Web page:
14.06.2013 Top 5 tips: Digital success for retailers

As high street sales dwindle and online retailers go from strength to strength, the use of mobile and social media in shifting products is more crucial than ever.

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Hannah Jones, a graduate in International Fashion Marketing and former Missbehaver staffer, offers her top tips for success. 

With the buying public working longer hours and spending more time accessing the internet on the move, offering a transactional app and mobile site is becoming more important than ever before for retailers of all sizes. And brands that use social media well can reap the advantages in terms of sales and brand awareness.

Yet, broadcasting one-way messages about products just won’t cut it. Innovative ideas must be at the heart of social media strategy in order to keep followers interested and loyal.

Here are my top 5 tips for digital success for retailers, looking at what they can learn from the fashion industry.

1. Post regularly

While posting regularly keeps a brand fresh in consumers’ minds, posting too often can result in an ‘Unlike’.

The online retailer Missguided is regularly to be seen in their fans’ newsfeeds. ‘Style Hour’, behind-the-scenes views of photo shoots, street style and ‘Celebrities wear Missguided’ are regularly posted throughout the day across the brands’ social networking channels, an approach that has secured them almost 500,000 followers.

Missguided social media

For independent retailers, raising your profile with potential customers can be a challenge on limited marketing budgets. But intelligent use of social media can make this easier. Oi Polloi is a great example of a menswear indie that has embraced social networking, engaging with customers and regularly keeping followers up-to-date with product news across Facebook, Twitter and Instagram.

The recently-launched clothing range ‘Nutmeg’ by Morrisons, was not promoted on social media. The Nutmeg Facebook page to date has a meagre 126 ‘likes’ and last posted in April, meaning two months of potential awareness building has been lost. Though Nutmeg is a young brand, it is interesting to compare Morrisons’ approach to that of Tesco, which has increased clothing sales by £1.5m directly from social media use.

2. #Hashtag

Generating a relevant hashtag is an effective way to raise awareness.

topshop #whosthatgirl

Topshop generated a buzz for their Christmas 2012 collection with their #WhosThatGirl campaign. Tweeted in the lead-up to the collection’s release, the campaign had the fashion industry and customers guessing the identity of the model fronting the campaign.

Pictures taken from unusual angles, none focussing on the famous IT girl’s face, were drip-fed on Twitter and Instagram, with followers guessing her identity in their many thousands. This tactic by Topshop certainly got fashion tongues wagging and created a tangible sense of anticipation for their collection. Combining a competition or quest with a memorable hashtag is a great way to make your message go viral.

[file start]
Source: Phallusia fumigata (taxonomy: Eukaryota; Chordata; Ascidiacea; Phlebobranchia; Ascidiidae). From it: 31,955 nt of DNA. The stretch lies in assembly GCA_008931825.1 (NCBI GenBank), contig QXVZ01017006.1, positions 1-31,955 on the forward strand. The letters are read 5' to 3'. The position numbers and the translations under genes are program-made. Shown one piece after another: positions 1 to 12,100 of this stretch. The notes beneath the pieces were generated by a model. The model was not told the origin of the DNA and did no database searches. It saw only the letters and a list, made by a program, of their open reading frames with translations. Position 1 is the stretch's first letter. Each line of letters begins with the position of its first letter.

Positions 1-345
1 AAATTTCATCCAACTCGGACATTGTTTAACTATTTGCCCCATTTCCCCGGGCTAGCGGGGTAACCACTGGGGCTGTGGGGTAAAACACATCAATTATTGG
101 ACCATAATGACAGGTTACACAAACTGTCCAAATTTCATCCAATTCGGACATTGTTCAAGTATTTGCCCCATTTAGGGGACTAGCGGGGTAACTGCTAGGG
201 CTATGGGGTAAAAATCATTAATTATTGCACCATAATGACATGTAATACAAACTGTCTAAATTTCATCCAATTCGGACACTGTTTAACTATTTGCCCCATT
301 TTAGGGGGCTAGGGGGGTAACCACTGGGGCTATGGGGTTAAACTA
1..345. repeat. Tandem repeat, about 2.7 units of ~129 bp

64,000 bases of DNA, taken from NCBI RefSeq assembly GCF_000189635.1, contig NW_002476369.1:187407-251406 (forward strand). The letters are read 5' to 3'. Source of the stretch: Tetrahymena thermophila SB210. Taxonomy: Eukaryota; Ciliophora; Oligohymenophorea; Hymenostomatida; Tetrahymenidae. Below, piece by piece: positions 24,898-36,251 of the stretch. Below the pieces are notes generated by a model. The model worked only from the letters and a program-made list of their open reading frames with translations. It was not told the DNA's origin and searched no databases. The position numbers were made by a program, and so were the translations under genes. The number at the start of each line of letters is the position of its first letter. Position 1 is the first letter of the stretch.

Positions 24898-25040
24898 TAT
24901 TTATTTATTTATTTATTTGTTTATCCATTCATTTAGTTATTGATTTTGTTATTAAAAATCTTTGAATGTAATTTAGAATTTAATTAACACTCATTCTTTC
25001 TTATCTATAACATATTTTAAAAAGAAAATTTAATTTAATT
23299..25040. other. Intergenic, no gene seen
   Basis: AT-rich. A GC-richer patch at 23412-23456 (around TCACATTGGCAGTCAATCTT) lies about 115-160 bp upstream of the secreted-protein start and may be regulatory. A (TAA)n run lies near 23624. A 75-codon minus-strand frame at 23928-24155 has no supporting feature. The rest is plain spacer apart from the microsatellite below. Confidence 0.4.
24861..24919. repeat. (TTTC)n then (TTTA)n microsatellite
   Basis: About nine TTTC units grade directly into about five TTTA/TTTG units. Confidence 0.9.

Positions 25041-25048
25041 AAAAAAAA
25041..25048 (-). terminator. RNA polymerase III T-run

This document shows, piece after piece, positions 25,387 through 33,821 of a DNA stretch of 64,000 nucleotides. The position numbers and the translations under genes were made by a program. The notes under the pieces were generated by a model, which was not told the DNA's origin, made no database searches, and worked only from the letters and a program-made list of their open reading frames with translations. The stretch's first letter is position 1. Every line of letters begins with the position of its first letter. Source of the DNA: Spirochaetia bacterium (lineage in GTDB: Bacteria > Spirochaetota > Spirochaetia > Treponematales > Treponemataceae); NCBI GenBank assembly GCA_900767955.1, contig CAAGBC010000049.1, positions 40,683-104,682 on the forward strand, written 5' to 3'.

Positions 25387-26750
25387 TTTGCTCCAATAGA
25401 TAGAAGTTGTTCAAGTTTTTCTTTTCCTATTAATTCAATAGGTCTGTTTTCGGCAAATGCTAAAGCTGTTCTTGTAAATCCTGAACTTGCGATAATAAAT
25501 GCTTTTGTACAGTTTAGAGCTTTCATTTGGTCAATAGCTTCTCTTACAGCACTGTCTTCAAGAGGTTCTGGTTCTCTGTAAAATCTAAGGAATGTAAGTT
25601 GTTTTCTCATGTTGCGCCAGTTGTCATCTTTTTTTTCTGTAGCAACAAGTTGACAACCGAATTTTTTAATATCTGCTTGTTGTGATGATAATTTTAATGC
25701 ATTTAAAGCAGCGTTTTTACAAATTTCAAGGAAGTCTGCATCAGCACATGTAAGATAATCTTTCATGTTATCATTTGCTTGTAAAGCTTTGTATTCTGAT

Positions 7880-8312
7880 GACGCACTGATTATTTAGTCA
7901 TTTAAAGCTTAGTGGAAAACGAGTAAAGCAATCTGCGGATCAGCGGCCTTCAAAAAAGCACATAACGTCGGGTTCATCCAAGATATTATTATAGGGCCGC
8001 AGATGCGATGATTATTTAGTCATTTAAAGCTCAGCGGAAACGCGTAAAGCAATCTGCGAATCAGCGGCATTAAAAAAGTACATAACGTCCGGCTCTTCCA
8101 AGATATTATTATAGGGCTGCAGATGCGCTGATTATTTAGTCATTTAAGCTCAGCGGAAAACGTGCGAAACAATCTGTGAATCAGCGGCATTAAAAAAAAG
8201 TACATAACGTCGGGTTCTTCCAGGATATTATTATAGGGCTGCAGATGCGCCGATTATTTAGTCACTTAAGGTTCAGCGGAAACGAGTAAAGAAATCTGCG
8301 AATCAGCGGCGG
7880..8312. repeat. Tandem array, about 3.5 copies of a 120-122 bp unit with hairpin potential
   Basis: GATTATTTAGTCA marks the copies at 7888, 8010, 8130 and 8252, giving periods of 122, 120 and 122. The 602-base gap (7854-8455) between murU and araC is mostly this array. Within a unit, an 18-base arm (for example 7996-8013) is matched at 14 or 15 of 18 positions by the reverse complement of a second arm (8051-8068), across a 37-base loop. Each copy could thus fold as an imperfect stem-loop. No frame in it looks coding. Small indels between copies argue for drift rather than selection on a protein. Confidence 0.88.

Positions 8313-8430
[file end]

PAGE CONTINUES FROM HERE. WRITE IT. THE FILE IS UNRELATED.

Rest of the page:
3. Get App-y

ASOS app

After technology, fashion is the fastest-moving industry in the world and combining the two to generate maximum sales is an obvious step.

Online fashion giant ASOS has three apps; one transactional, one augmented reality and one magazine app. As ASOS is an online retailer, it is vital that the customer experience is enhanced and appeals to their young demographic by being accessible on multiple channels. ASOS’ suite of apps ensures its credibility in its target market.

Apps such as Go Try It On, where users upload pictures of a garment that they’re unsure of when shopping alone have proved a hit. If this isn’t enough, music recognition and tagging app Shazam is to branch out into the fashion world with the launch of their fashion app. Similar to Shazaming music, users will soon be able to identify an outfit seen on television. Great news for fashion junkies everywhere!

4. Go mobile

M&S mobile site

Appeal to the smartphone generation by going mobile.

M-commerce sales are rising and if a brand doesn’t have a mobile site, developed especially for mobile or tablet use, they’re missing out. M&S is a brand that has embraced mobile – its optimised site has over 24,000 products to browse and buy. Everything is listed by department and the site is fast and easy to use. Convenience is everything for busy customers on the go. Make sure your site has been extensively tested and makes the browsing and purchasing experience as painless as possible.

5. Pretty as a picture (or video)

The target market for different retailers will vary, but consumers of a specific brand will generally have similar interests. Hipster favourite Urban Outfitters has recognised this and created different boards on its Pinterest page to appeal to their demographic, pinning everything from music to food and drink.  Pinterest and Vine are ideal platforms to inspire, educate and motivate customers to buy. It’s worth experimenting – just make sure your content fits in with your brand.